Home‎ > ‎

City of Parkland Narrative

By Harold J. Bockhold.

It has been said, that few like to work with history because there is no future in it. This old adage is so true! Still there are those of us who consider it a privilege to be able to find and record the past occurrences of civilizations, i.e. the origins, their challenges, the accomplishments and their destinies. 

The archives of history, in our world, are our magnificent museums, our government edifices, our buildings of culture, our knowledge and beauty that are housed in the Library of Congress or the wonderful Smithsonian Institution. These architectural splendors, compared to those of Europe, the Middle East and Asia make our history look ‘small’ and inconsequential but, history does not state that a country’s or a city’s past MUST be hundreds or thousands of years old to be relevant. 

Every country, state, parish, county and many cities, including our own state of Florida, have their historians. Through the supporting membership to these groups and societies, they aid the growth of historical information from generation to generation. In the older countries on our planet, the historical trail extends from the timeless ages to our ‘recent past’. In our unique and benevolent country, the United States of America, the timeline is very short in comparison . . . BUT WE DO HAVE HISTORY! 

Florida is a ‘new comer’ and has a reference point basically going back to the CIVIL WAR period. An example of an ‘old Florida city’ is White City, near the Suwannee River that moves west to empty into the Gulf of Mexico. For many generations, public school music teachers would teach their students Stephan Foster’s melodic song, “Old Folks at Home” aka “The Swanee River”, which became the state song of Florida in 1935. 

The period of modern history for Florida didn’t gather intensity until after World War II. Then, new cities sprouted up like ‘daisies in a fertile field’. The older established cities in the Northeast and the Central part of the country began to, as the saying goes, ‘burst at the seams’. Florida was again discovered for its climate, orange trees, and a new place to raise thoroughbred horses instead of only Kentucky. The most famous circus in the country, Ringling Bros. Barnum & Bailey Circus, found a perfect location for its artists and animals to rest and recuperate between tours in the western Gulf city of Sarasota.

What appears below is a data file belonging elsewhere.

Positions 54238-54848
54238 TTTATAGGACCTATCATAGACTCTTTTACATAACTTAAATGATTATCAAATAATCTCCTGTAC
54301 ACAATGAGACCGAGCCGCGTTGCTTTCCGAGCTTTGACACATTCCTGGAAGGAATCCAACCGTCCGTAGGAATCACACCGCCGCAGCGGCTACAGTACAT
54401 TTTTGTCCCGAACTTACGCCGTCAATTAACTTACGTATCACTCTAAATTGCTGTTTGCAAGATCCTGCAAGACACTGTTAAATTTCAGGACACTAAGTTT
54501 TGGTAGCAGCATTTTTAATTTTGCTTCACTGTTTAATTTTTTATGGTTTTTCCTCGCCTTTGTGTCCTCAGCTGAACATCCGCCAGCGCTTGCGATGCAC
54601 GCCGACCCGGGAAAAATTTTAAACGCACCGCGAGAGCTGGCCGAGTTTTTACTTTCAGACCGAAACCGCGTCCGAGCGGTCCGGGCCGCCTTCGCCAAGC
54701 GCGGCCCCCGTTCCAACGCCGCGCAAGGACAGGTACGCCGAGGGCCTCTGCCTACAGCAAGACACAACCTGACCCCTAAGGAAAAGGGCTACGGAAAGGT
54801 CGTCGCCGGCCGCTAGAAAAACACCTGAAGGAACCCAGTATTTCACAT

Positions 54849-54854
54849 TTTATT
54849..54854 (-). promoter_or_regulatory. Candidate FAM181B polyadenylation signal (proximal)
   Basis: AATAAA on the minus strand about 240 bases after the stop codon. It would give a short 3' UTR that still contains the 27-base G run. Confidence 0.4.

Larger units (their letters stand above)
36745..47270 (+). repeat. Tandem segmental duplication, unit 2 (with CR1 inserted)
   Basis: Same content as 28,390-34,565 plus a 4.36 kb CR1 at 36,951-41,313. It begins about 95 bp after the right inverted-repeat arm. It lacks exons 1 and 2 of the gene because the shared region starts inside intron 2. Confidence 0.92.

Our Florida communities grew, always improving on our learning institutions, our renowned sports teams, our museums and our performing arts arenas. It was after . . . oops, don’t know if Google will tell you, but the Broward County Historical Commission can tell you, Check them out! 

Now that you have read my quick ‘thumbnail’ historical review, it’s time to get you involved in Parkland’s history. If Parkland is the city of your repose and you are ‘establishing’ your roots here, consider becoming a member of the Parkland Historical Society and show your support for our accomplishments . . . . In just over nine years, we have established a collection of artifacts that tell Parkland’s history. There is a lot more to be done and this can only happen with your support. We are looking for volunteers who can give us both their time and their talent. In other words, we NEED your support NOW! 

In 2007, the first cancellation of the state mandated budget cuts had its effects on the city’s ad-valorem income. [An ad-valorem tax (Latin: by value) is a tax based on the value of real estate or personal property. It is usually imposed on an annual basis as a real or personal property tax.] As the city readjusted to the ad-valorem tax situation, the Parkland Historical society, with your help, made our city’s 45th Birthday Celebration, in 2008, a special PARKLAND event. We gathered special items from our city’s past and present and placed them in a time capsule that is interred between the flag poles at the entrance to City Hall, to be opened in 2063. So . . . 

Join us in making history by saving history! 

Become a member and active participant in securing the historical artifacts that will, in the future, be important mementos of our city’s evolution. 

Leave your name with our president, Jeff Schwartz, @ 954-295-6676 and tell him you want to become a member/volunteer of the PARKLAND Historical Society and he will give you information about becoming a member of the Society. Or, better yet, go to our Become a Member page and sign-up there. 

Thank you for your time and I look forward to having you ‘on board’ as a proud, active member of the Parkland Historical Society. 

[Harold J. Bockhold was Mayor of Parkland from 1972-1978. Mr. Bockhold was a founding member and first president of the Parkland Historical Society. Mr. Bockhold lives with his wife, Julienne, in the BBB Ranches.]